Compressor and Gun Air Pressure Settings for an HVLP Spraygun

Set the compressor a little high and the gun a little low, then dial it in with test boards ó here's how. April 19, 2011

I have a craftsman air compressor I believe it is; 1.5 HP, 26 gallon, output 9.1scfm at 40 psi, 7.1cfm at 90 psi. I have a new husky Pro HVLP spray gun (not that great) with a 0.047 fluid tip, scfm 6.5 avg. at 40psi, max inlet pressure 80psi, HVLP inlet air pressure 40 psi.

What PSI should I have my air compressor set at before I start fine tuning the gun?Any tips on fine tuning the gun would also be great. I will be spraying lacquer.

Forum Responses
(Finishing Forum)
From contributor F:
I have a regulator at my compressor set to 110psi and this feeds the shop. Right at the gun I have a little restrictor/regulator with a gauge that I use to adjust gun pressure.

From contributor U:
I spray with either a Binks or Devilbiss cup gun, HVLP, and I normally have the pressure set around 60# coming out of my filters and regulator in the spray room. When spraying lacquer sealer, I back the pressure down to 55 lbs. When spraying my topcoat which is a little thinner, I either stay the same or back down a few more lbs to 50 -52. I am not sure of the pressure at the gun, but I use a 3/8" hose 25' in length.

I spray keeping the pressure high enough to of course move the lacquer nicely and fast enough to move the work on through. But I keep the pressure low enough to minimize the overspray fog that will make for a rough finish when it settles on the product. A good fan moving lots of air and adding retarder keeps the overspray down, but watching my pressure helps a bunch too.

When spraying Sherwin Williams cab acrylic lacquer, medium rubbed effect, I add 2 oz. of thinner, 1 1/2 to 2 oz. of retarder and fill the quart cup up the rest of the way with lacquer. Stir really well before spraying. I spray only clear finishes in lacquer, so some adjustment may be needed for paints.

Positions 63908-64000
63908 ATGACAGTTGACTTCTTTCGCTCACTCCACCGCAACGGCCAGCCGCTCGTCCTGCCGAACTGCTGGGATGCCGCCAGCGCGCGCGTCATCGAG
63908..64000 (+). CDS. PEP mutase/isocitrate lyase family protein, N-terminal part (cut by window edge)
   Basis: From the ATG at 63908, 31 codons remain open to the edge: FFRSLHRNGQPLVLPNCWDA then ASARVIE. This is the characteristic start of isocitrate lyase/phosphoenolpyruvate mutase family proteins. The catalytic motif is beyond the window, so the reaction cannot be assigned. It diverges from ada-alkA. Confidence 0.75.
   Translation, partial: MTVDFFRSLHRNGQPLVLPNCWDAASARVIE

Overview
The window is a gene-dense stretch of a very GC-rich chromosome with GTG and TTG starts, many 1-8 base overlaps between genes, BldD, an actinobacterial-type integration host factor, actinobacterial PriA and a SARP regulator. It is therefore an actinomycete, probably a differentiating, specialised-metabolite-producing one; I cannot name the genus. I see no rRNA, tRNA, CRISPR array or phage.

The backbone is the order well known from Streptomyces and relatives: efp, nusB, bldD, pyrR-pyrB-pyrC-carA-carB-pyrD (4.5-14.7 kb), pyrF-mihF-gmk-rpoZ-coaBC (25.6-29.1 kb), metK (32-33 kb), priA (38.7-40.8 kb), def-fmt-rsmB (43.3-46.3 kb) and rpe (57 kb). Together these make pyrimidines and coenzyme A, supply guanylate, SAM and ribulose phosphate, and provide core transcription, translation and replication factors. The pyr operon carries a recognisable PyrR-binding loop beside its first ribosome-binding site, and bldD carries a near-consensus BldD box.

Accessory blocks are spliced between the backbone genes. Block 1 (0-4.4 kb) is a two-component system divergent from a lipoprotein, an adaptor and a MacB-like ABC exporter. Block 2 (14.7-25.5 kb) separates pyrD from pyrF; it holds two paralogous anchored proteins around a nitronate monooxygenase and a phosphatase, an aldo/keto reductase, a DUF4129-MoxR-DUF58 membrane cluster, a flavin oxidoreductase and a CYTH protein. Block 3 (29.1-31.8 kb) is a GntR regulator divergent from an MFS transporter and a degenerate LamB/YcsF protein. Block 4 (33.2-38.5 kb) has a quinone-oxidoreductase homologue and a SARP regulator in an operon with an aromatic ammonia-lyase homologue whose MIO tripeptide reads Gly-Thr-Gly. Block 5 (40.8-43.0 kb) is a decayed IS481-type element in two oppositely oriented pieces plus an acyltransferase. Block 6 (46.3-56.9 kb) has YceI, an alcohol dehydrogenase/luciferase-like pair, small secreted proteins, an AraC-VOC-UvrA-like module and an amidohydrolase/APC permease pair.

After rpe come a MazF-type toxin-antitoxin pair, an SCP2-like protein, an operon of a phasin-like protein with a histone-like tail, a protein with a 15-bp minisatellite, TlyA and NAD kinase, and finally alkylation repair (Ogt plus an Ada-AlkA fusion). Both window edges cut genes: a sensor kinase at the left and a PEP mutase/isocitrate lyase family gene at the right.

From the original questioner:
Contributor F - what psi at the gun do you suggest for lacquer?

From contributor J:
Try this: open the fluid and fan controls on the gun all the way. Turn the air pressure all the way down and pull the trigger while slowly dialing up the pressure to the point where atomization is fine enough not to be mottled or spitting but no so high that it is blasting more air than you need. Try spraying some test pieces at various pressures and note the results of the finish when dry. You may be surprised at how little air pressure you really need to get satisfactory results. I suspect your sweet spot will be about 35 lbs. of inlet pressure.

From contributor F:
Depends on the temp, but I am usually around 35 to 40psi give or take at the gun. This drops to around 18 or so with the trigger pulled. Contributor J gives a good tip on setting the pressure.

Take a piece of cardboard or something and start dialing the pressure up as you take really short bursts on to the cardboard. You will reach a point where you have nice even droplets (good atomization). Once you reach this point, you can typically back the pressure off just a tad to reduce overspray. Now spray a test piece. Judge it about a minute after you spray it to give it a chance to level out. The goal is to find the lowest possible pressure where you get a nice finish.

Sometimes you will find with the pressure a little low, you donít get a glass-like finish immediately after spraying, but after a minute or so, it will flow out and be nice and level. There is no one correct pressure setting. Outside temp as well as fluid temp play a role in the correct gun settings. If itís really hot outside, your part may flash really fast so the fluid wonít have enough time to level. If itís cold, the fluid will be thicker. You can add thinner to reduce the viscosity, or turn the air up a little to get the atomization you require.

It seems a lot more difficult than it actually is. Set your gun at say 30lbs and start working up a little till it looks good. After spraying a few times with different weather conditions, you will get the hang of it really fast. You should also have a couple different tip sets for different products. Thin stuff like NGR's will spray nice with a 0.8mm tip, typical lacquers and CV's will be good somewhere in the 1.3 to 1.5mm range, and primers and thicker stuff will like something around 1.9mm. CAT makes some nice sets that come with a couple aircaps and a few tip sets that work well with typical wood finishing products. Somewhere around 35 psi at the gun will be in the ballpark.

From contributor C:
Every gun is different. You need the specs for your gun. I have a HVLP that specs18 PSI and another that calls for 45 PSI. That is a spec measured at the gun with the trigger pulled all the way back. Most HVLP's won't get enough CFM's if you're using standard air fittings, they're too restrictive. You can overcome that by running 60 PSI or higher to the gun and then regulating down to the gun spec.